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Growing number of children in Hillsborough, Pinellas counties test positive for COVID-19

In three weeks, the counties have seen jumps of 163 percent and 200 percent, respectively, as the number of open pediatric ICU beds fluctuates.

TAMPA, Fla — The number of cases of COVID-19 in children 17 and younger is growing in Florida as the availability of pediatric ICU beds fluctuates.

10 Investigates found some counties report they don’t offer pediatric ICU beds. So, what happens to critically ill children with COVID-19?

Since asking the Florida Department of Health to release data specific to children, 10 Investigates has followed the weekly reports and looked at the hospital bed capacity dashboard provided by the Agency on Health Care Administration, or ACHA.

The dashboard shows the number of pediatric ICU beds available in the state and in Tampa Bay.

Since June 12, there has been a steady rise each week in counties across Tampa Bay reporting children with positive cases of COVID-19.

Since June 12, Hillsborough has seen 352 new cases in children -- that represents a 162.96 percent increase. Pinellas County has reported a 200-percent increase with 212 new cases in children younger than 17 since June 12.

As of midday on June 30, the hospital bed capacity dashboard showed 29.67 percent pediatric ICU availability for both Pinellas and Hillsborough counties.

That represents 27 open beds.  

Credit: Florida Agency for Health Care Administration

ACHA and hospitals point out the available pediatric ICU beds fluctuate throughout the day based on patient admission and discharge.

Dr. Angela Green is Chief of Patient Safety and Quality at Johns Hopkins All Children’s Hospital. She explained there’s a plan in case of a surge in children needing intensive care for COVID-19.

“The good news is they don’t come in large clusters like a trauma like if you had a bus accident on the freeway,” she said. “They really come in small numbers at a time and we have not seen large numbers in a single day.”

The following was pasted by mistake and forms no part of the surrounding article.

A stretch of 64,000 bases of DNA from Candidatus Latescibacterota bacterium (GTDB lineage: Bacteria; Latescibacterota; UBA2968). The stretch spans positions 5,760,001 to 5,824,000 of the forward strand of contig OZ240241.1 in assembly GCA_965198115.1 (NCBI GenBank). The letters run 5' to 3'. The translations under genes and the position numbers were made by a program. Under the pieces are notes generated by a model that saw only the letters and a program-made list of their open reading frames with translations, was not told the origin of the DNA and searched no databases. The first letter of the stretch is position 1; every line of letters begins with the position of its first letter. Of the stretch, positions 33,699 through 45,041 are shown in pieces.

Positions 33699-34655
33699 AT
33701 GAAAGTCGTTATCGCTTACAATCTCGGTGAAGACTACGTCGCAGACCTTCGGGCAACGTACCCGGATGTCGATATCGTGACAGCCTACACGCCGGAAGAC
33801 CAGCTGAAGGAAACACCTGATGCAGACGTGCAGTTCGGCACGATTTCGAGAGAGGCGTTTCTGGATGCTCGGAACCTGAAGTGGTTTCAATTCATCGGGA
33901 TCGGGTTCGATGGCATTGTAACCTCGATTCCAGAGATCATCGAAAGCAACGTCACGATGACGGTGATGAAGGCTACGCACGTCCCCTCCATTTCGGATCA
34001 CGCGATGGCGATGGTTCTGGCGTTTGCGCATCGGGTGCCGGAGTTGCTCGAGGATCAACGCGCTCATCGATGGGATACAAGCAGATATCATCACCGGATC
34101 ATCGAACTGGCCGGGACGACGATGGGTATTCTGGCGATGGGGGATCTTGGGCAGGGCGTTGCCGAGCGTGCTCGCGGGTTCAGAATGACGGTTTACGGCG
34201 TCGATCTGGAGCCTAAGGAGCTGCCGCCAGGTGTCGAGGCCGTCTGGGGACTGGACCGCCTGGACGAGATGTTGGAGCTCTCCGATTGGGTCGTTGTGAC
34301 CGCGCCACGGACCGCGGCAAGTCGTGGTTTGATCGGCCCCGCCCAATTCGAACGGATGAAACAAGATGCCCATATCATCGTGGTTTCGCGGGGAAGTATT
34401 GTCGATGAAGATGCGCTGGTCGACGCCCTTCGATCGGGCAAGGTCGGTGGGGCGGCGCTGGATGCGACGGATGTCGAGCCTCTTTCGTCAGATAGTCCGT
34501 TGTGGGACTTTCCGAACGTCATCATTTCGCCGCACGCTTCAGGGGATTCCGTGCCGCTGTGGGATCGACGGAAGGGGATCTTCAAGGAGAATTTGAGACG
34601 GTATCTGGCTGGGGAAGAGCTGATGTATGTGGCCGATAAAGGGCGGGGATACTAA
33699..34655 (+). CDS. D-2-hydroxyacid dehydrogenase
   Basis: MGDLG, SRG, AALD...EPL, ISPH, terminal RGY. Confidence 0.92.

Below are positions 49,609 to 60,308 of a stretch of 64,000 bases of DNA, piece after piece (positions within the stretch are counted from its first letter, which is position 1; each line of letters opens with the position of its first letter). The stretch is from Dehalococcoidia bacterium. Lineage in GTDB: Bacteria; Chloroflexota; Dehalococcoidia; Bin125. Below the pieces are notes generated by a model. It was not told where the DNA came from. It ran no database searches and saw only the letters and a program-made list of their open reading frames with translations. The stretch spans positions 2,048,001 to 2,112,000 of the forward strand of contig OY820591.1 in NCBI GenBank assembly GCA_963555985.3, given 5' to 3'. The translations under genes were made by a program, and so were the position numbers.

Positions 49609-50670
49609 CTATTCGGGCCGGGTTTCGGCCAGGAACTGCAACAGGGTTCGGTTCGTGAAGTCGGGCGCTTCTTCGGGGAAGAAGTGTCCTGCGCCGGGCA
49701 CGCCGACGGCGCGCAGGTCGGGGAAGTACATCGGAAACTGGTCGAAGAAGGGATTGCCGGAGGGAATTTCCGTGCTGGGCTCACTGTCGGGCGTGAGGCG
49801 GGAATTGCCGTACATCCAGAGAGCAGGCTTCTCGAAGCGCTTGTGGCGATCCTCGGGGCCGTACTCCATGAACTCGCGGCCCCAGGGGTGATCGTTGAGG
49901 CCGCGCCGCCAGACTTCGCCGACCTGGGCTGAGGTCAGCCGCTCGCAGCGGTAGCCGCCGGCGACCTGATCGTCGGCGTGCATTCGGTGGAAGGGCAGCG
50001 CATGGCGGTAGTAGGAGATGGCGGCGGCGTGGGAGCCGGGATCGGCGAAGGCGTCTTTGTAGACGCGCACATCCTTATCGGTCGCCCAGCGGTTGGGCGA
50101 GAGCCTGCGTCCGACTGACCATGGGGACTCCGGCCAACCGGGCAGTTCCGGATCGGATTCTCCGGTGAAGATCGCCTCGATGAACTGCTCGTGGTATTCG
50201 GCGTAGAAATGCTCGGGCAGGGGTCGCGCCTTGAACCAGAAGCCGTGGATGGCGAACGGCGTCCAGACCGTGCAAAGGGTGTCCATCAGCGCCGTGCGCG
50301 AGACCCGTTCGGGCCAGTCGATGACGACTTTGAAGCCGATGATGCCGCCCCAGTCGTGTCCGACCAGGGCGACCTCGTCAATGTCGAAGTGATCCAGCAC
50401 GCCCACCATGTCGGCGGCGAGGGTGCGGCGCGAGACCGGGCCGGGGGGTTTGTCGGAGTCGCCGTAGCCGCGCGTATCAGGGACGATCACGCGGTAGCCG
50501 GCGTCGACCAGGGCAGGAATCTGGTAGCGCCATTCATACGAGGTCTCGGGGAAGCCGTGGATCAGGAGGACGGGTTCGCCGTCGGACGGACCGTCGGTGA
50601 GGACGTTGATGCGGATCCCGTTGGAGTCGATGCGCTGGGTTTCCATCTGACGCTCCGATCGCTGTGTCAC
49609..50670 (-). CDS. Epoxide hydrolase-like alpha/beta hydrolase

Green added they’ve been planning since February for any potential surge in children with COVID-19 needing care.

“If you run out of beds in the ICU, it’s really evaluating if you have other locations that you can move patients to within the hospital,” she said.

Hillsborough and Pinellas are not the only counties in Tampa Bay with children testing positive for COVID-19, however, they are the only two counties that report pediatric ICU bed availability.

Here’s what that means for children in other counties.

Credit: Florida Agency for Health Care Administration

“Generally you’ll find pediatric ICU beds in larger metropolitan areas and in larger hospitals, so I would not expect a rural hospital to have pediatric ICU beds,” Green said. “In general, they will migrate to the larger hospitals, in larger communities. 

“So, I think we’re fortunate that we have pediatric ICU beds in both Hillsborough and Pinellas Counties and at the community and state level there’s an ability to partner and work together to make sure that you meet the needs of the community.”

Credit: Florida Department of Health

Statewide, just like with adults, the number of children testing positive for COVID-19 has grown. In three weeks, there have been 3,790 new cases according to the weekly pediatric data reports released by Florida Health.

When it comes to children hospitalized, the numbers are much less. As of June 26, the state reported 155 children hospitalized. 

Green said that is why it is so important for children older than 2 to wear masks, follow social distancing and avoid large crowds.

“While the rise in cases is really scary for parents and really scary for health care providers, there are things that we can do in the community to keep children from getting COVID-19. So all of those things that protect adults also protect children,” she said.

ACHA said it has not seen issues with pediatric ICU availability in the state.

“Please note that hospitals have the ability to convert beds and bring additional ICU beds online in a surge situation when necessary. Within 48 hours, hospitals have the capability to dramatically increase statewide staffed capacity in the event of a surge situation,” said a spokesperson for the agency.

RELATED: Tampa Bay mask mandates: Who has them, what they mean

RELATED: Widespread mask orders could save nearly 8,000 lives in Florida, model predicts

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